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I sometimes hear someone claim that the person they are arguing with has "no evidence" for whatever they are arguing for.

Although I usually dismiss such claims thinking that what "no evidence" means is "no evidence I will accept", which is very different from "no evidence", I wonder if this might not be a named informal logical fallacy?

Recently it occurred to me that this claim of "no evidence" might be an example of the ad hominem informal fallacy. What the person is indirectly claiming by saying the other side has no evidence is that the other side is holding beliefs without any evidence and is therefore acting irrationally which sounds like an ad hominem attack to me.

But now I wonder whether I am assigning this fallacy correctly? Perhaps it is not a fallacy at all?

Hence the question: Is arguing that one's opponent has "no evidence" an example of some identified informal logical fallacy?

  • 35 years ago you picked your nose. Therefore you can't be on the Supreme Court. Now, is it illegitimate for you to point out that I have no evidence? It hardly seems like a fallacy. On the contrary, if you note that I have no evidence, that's a pretty good point, right? – user4894 Sep 18 '18 at 17:29
  • I would say it is not an ad hominem attack because you are attacking the lack of evidence in the argument- not the strength of the argument because of the character of the person you are arguing against. – chevybow Sep 18 '18 at 17:30
  • @user4894 I don't think it is always wrong to do this, but there is something suspicious about using that argument that might have been identified as fallacious reasoning in some contexts, that is, reasoning that a listener should handle with care. – Frank Hubeny Sep 18 '18 at 17:32
  • @chevybow That's what I'm wondering as well. The ad hominem is indirect. It does more than imply there is no evidence, but that the opponent is also irrational. – Frank Hubeny Sep 18 '18 at 17:34
  • @FrankHubeny Is attacking any argument automatically an ad hominem attack then- since it would claim the opponent is irrational for holding that argument? – chevybow Sep 18 '18 at 17:55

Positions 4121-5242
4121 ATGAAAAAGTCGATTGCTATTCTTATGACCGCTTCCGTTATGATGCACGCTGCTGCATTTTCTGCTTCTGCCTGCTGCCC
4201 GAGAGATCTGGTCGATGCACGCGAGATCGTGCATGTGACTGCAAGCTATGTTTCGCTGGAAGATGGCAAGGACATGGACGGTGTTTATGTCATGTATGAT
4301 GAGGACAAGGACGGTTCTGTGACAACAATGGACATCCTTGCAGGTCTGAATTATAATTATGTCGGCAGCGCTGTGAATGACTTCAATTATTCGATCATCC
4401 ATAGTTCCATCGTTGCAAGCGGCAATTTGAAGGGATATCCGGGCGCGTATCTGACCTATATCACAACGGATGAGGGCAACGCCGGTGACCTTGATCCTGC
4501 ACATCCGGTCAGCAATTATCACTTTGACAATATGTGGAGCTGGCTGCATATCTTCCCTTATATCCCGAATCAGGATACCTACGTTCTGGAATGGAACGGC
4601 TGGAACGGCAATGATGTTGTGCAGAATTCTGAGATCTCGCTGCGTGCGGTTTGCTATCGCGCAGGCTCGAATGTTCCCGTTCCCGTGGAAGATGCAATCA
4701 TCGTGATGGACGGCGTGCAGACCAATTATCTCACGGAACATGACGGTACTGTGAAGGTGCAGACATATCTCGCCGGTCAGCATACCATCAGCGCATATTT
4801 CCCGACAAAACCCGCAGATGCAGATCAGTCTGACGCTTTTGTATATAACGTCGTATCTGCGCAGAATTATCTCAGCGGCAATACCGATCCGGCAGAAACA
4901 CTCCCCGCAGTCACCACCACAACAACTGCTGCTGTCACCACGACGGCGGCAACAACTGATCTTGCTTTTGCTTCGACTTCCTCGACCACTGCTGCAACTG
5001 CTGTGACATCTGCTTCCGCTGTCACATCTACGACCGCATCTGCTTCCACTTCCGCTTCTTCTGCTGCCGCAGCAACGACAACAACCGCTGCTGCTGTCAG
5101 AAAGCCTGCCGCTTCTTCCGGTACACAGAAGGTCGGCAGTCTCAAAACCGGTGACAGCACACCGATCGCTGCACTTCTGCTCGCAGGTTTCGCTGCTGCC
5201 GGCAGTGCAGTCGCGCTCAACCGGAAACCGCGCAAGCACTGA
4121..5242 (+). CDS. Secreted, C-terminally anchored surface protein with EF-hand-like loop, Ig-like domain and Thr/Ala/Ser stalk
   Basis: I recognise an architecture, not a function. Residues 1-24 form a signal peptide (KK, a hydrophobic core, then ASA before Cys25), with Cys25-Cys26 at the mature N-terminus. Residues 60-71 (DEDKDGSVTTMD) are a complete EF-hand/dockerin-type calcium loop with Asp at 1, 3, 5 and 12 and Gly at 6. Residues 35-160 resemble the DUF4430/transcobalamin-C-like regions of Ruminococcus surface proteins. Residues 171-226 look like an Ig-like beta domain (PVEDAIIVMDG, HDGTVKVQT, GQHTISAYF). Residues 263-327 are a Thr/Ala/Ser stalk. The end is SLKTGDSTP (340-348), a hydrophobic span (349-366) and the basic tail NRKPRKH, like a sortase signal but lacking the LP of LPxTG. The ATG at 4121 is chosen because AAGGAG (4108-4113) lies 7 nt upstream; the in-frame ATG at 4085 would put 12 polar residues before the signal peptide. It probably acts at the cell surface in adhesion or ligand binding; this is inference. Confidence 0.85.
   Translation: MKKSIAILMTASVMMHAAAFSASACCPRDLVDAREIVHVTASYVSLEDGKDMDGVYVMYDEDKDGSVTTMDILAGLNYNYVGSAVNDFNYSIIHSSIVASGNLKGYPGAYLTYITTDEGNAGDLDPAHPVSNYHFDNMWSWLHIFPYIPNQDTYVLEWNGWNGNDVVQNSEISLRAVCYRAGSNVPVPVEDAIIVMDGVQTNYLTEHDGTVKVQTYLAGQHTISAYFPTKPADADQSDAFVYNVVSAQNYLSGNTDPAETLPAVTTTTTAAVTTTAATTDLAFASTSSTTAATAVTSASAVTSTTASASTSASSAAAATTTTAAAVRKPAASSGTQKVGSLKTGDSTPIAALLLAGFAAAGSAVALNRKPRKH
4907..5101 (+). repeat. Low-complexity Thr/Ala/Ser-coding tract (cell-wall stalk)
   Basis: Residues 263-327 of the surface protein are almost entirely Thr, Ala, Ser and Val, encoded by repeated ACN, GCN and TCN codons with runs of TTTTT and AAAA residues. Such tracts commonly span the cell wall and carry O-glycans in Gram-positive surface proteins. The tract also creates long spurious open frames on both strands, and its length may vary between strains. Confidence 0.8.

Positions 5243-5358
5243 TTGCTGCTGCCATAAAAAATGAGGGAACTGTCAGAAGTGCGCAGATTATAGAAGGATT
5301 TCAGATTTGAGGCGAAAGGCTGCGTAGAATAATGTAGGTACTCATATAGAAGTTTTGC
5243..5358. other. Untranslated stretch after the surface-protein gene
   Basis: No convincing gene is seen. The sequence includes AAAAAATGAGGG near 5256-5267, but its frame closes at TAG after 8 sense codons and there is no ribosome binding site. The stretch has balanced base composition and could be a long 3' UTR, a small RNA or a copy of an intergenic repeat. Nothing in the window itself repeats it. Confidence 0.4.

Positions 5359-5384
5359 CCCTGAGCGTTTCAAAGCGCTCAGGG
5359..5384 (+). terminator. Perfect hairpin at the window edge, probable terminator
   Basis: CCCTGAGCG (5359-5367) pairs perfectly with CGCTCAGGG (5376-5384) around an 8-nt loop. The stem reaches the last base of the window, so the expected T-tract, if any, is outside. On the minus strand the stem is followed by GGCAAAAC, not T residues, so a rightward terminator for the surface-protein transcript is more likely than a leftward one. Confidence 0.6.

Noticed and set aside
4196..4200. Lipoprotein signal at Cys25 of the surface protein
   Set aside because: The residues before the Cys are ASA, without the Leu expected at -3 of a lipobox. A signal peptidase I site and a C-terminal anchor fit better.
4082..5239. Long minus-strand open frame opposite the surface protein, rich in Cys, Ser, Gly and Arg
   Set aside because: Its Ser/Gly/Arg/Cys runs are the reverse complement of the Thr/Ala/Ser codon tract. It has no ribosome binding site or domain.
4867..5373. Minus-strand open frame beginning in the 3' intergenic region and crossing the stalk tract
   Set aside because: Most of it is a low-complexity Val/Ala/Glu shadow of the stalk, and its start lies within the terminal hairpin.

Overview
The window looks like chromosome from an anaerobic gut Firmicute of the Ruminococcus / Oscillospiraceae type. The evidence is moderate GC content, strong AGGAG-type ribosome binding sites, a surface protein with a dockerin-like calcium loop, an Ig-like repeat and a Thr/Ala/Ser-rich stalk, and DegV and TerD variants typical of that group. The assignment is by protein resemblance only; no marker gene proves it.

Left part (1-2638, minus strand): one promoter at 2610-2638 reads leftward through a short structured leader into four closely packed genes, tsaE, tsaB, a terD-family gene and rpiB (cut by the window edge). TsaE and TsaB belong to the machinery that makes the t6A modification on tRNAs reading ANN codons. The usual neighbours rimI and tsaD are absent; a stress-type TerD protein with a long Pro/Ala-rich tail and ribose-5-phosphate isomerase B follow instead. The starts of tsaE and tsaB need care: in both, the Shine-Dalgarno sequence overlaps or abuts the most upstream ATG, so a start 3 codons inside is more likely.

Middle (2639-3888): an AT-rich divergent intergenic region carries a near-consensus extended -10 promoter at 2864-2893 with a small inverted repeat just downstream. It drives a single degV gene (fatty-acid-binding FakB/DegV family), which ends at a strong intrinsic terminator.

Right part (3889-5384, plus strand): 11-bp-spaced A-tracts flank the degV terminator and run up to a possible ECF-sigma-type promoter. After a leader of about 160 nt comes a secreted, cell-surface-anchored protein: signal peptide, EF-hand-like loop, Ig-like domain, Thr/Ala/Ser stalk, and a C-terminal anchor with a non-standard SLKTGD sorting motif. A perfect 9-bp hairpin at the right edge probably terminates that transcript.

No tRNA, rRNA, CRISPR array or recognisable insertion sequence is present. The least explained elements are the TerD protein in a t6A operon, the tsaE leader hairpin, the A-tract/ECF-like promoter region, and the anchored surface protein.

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Hard to give a straight, unqualified answer here.

If you make a claim which you cannot back with evidence, there's no fallacy in your interlocutor's pointing out the fact.

If you make a claim which you can back with evidence (by standards pertinent to the subject) but which your interlocutor will not allow as evidence, your interlocutor is not perpetrating any kind of fallacy but may be cognitively incompetent.

Here's an example - unfortunately using the out-dated term, 'lunatic' :

A certain lunatic is convinced that all dons want to murder him. His friends introduce him to all the mildest and most respectable dons that they can find, and after each of them has retired, they say, 'You see, he doesn't really want to murder you; he spoke to you in a most cordial manner; surely you are convinced now?' But the lunatic replies 'Yes, but that was only his diabolical cunning; he's really plotting against me the whole time, like the rest of them; I know it I tell you'. However many kindly dons are produced, the reaction is still the same. (Henry E. Allison, 'Faith and Falsifiability', The Review of Metaphysics, Vol. 22, No. 3 (Mar., 1969), pp. 499-522 : 502.

No matter what, it will always be the case that 'you have no evidence' against the person's conviction - claim - that all dons want to murder him. But that is his problem, not yours.